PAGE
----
Mahoning Shadow Trail 30M, Punxsutawney, PA
Elevation: 1230'
September 29, 2011 - After three important races this year in which I did not 
finish because of injuries and physical limitation I have arrived at the opinion
that change is in order for my running challenges in the future.  I have always
loved to run, but no longer can aggressively pursue competition as in days of
yore.  Rather than write myself off as a "has been" I choose to reinvent my
approach to challenge.  This account will convey some of my evolving thinking
in this regard along with my experiences this day.

Racing has become expensive and crowded. I can still go the distance and
explore cool trails without the shortcomings of sanctioned events.  I have
enough T-shirts, buckles, and medallions, but will never have enough stories
about running adventures.  If I miss anything about organized racing events,
it will be the social draw - racing has always provided an appealing social
outlet.  Guess I'll climb mountains or backpack more often for society.

Running the complete 15-mile Shadow Trail one way and then the other has
been on my "bucket list" for awhile now.  Over the years I had already run
every part of the trail at some point, but never the entire trail at once.  So,
that was my objective.

Fall is the prettiest time of year to run trails, with the sights, the smells, and 
the sounds of autumn as it fends off the approach of the cold snowy months.
Parking midway on the trail at Cloe and having stowed fluids along the route
I first ran 11 miles to the southern terminus, through Punxsutawney, before
returning to my car and then completing the northernmost section.  Mike
Monyak met me early in my run.  He rode his mountain bike mostly, but did
do a couple of miles of running at a quicker tempo to prepare for a race on
the same trail next weekend.  It was good to have his company.

The pace was conversational.  I had enough breath to chat while continuing
a mostly 6 mph gait.  My tempo got into synch with my breathing early and
the run was enjoyable.  No rain, with temps in the high 50's.  Mike left me
to return home after I turned around at the southern terminus in Valier.  The
first 11 miles spun off quickly in one hour and 45 minutes.  

As I headed back north I attempted to maintain my tempo and stride.  The
running was effortless through twenty miles before it became apparent I
would have to work to maintain the same stride.  The tempo was consistent,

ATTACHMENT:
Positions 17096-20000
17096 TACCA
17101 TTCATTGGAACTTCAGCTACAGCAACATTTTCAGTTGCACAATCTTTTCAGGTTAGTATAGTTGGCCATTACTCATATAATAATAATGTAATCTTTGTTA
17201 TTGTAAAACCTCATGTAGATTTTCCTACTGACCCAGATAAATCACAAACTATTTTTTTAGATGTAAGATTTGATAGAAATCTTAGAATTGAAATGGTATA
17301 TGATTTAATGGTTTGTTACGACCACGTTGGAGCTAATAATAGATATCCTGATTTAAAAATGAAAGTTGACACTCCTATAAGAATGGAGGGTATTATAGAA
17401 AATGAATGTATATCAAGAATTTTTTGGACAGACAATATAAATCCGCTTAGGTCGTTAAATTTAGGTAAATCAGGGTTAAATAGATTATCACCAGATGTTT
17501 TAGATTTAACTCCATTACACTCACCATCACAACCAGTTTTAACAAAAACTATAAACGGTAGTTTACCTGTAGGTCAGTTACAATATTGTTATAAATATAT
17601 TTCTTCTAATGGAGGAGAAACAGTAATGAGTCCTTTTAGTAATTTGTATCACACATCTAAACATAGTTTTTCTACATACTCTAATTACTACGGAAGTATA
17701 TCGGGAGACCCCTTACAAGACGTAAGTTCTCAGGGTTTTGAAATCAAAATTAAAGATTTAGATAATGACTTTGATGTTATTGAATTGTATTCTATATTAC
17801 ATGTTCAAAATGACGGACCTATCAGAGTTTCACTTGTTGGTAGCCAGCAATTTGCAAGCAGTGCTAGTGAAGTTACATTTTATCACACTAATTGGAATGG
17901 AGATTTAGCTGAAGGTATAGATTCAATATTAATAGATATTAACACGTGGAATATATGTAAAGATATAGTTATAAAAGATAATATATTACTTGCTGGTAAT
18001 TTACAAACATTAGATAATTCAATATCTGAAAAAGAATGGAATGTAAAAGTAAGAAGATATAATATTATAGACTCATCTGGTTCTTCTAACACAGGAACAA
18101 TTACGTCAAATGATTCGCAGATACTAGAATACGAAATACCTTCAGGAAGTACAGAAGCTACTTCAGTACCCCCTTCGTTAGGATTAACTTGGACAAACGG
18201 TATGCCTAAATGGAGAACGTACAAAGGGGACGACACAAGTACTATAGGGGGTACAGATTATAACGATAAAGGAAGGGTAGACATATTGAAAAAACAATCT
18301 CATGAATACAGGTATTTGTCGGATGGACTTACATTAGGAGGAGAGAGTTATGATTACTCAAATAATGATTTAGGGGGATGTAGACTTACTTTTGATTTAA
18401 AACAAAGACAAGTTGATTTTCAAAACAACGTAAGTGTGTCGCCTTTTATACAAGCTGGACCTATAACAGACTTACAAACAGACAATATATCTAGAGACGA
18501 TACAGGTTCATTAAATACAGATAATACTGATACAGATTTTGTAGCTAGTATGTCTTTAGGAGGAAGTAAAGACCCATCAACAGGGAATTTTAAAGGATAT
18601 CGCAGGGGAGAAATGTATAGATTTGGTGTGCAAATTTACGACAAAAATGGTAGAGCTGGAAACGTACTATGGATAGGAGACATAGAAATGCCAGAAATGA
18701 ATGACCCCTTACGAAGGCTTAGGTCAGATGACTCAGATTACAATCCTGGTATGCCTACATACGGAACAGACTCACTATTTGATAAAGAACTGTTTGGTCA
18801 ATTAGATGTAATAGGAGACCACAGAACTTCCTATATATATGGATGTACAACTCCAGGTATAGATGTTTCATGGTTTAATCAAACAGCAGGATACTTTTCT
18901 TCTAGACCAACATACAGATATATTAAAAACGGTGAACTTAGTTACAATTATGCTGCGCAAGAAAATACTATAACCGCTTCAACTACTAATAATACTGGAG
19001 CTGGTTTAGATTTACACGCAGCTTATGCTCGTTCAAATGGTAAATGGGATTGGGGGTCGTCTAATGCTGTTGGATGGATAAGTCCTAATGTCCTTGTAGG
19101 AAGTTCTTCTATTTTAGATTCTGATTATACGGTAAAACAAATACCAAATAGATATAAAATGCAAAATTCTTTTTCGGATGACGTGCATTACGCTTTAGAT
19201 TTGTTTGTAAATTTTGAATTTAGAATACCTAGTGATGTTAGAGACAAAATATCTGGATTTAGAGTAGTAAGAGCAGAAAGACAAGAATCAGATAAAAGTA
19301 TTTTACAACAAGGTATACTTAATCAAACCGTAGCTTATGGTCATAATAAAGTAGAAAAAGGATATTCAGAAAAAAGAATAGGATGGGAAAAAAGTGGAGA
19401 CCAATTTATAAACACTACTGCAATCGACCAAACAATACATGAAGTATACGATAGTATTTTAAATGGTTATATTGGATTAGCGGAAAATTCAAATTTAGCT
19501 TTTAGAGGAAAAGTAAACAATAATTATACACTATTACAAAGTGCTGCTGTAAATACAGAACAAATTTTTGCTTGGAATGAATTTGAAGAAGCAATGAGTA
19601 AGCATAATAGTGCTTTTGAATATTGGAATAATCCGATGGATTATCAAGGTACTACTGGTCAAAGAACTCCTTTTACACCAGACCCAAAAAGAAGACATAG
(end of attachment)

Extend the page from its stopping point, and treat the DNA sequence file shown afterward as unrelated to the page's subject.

however, so that was good.  The Shadow Trail mostly follows Mahoning 
Creek, which was up over its banks slightly.  One deer crossed the trail,
stopping long enough to draw some conclusion as to what I was all about.
There were some retired people walking here and there, a couple of
bicyclists, and some young mothers with their little ones out for some
fresh air.  At around twenty miles into the run, it began to rain, chasing
everyone else off the trail.  I had the last ten miles to myself as the rain
would intermittently continue with an occasional spot of sunshine.


Running like this in a non-competitive situation enables one to focus, not
only on the effort and the surroundings, but on the moment, in general.
It is easy to lose focus in a race.  There are people with you much of the
time; you engage their company, often adjust your pace to theirs to stay
with them; at times you run faster past spectators and work at looking
better than you actually feel when you approach an aid station.  All of this
requires energy, but it gets one dis-focused.  Running like this I am left to 
my own mental machinations, uninterrupted.  There is a lot of biofeedback
that goes on in a long run.  You are constantly monitoring all systems and
looking for changes that might require adjustment.  In a non-race
challenge you can stay focused on yourself in the moment without diversion
or strain - very good for the discipline it requires to "go the distance".

I arrived back at my car at mile 22 after another hour and 49 minutes, 
close to the same time it took to do the initial 11 miles.  After grabbing a
fresh bottle of fluid I immediately headed north for about four miles, up
the mild railroad gradient to the northern terminus at Winslow Road.  My
lower back was tired and it was taking more effort to maintain the same
tempo with the same stride.  I gave in a bit to fatigue as I slowed to about
a 5 mph pace going up hill, all the while enjoying a mild rain and splashing
in the puddles and rivulets streaming down the trail.  An occaional splish-
splash in puddles is good for the soul.  I've never grown up so much that
I feel I have to go around a puddle.

Coming back down the final four miles to the finish at the car was a bit
labored, but not too much.  The tempo was the same, but my stride was
shortened.  There was a fantastic downpour for about two miles that
removed any sweat from my skin and clothing - a real soaker.  I maintained
my pace without trying to meet some time objective and covered the last
eight miles in one hour and 29 minutes, for a combined total run time of
5 hours and 3 minutes, better than the 5 hours and 30 minutes I was 
targeting for the run.

None the worse for wear, and not overly tired, I toweled off, undressed,
and got human again with some dry clothes, chowed down on some 
Harvarti cheese and garlic herb crackers, rehydrated, and headed home
satisfied with my "race" for the day.  It is important to me to do heroic
things.  I seek to be a hero to myself each day - to be the person I would
most like to be. This run affirmed my satisfaction with life and my place in it.
With dreams of the next week's adventure, I slept well and recovered 
without soreness by the morning. 

North Section of the Shadow Trail

South Section of the Shadow Trail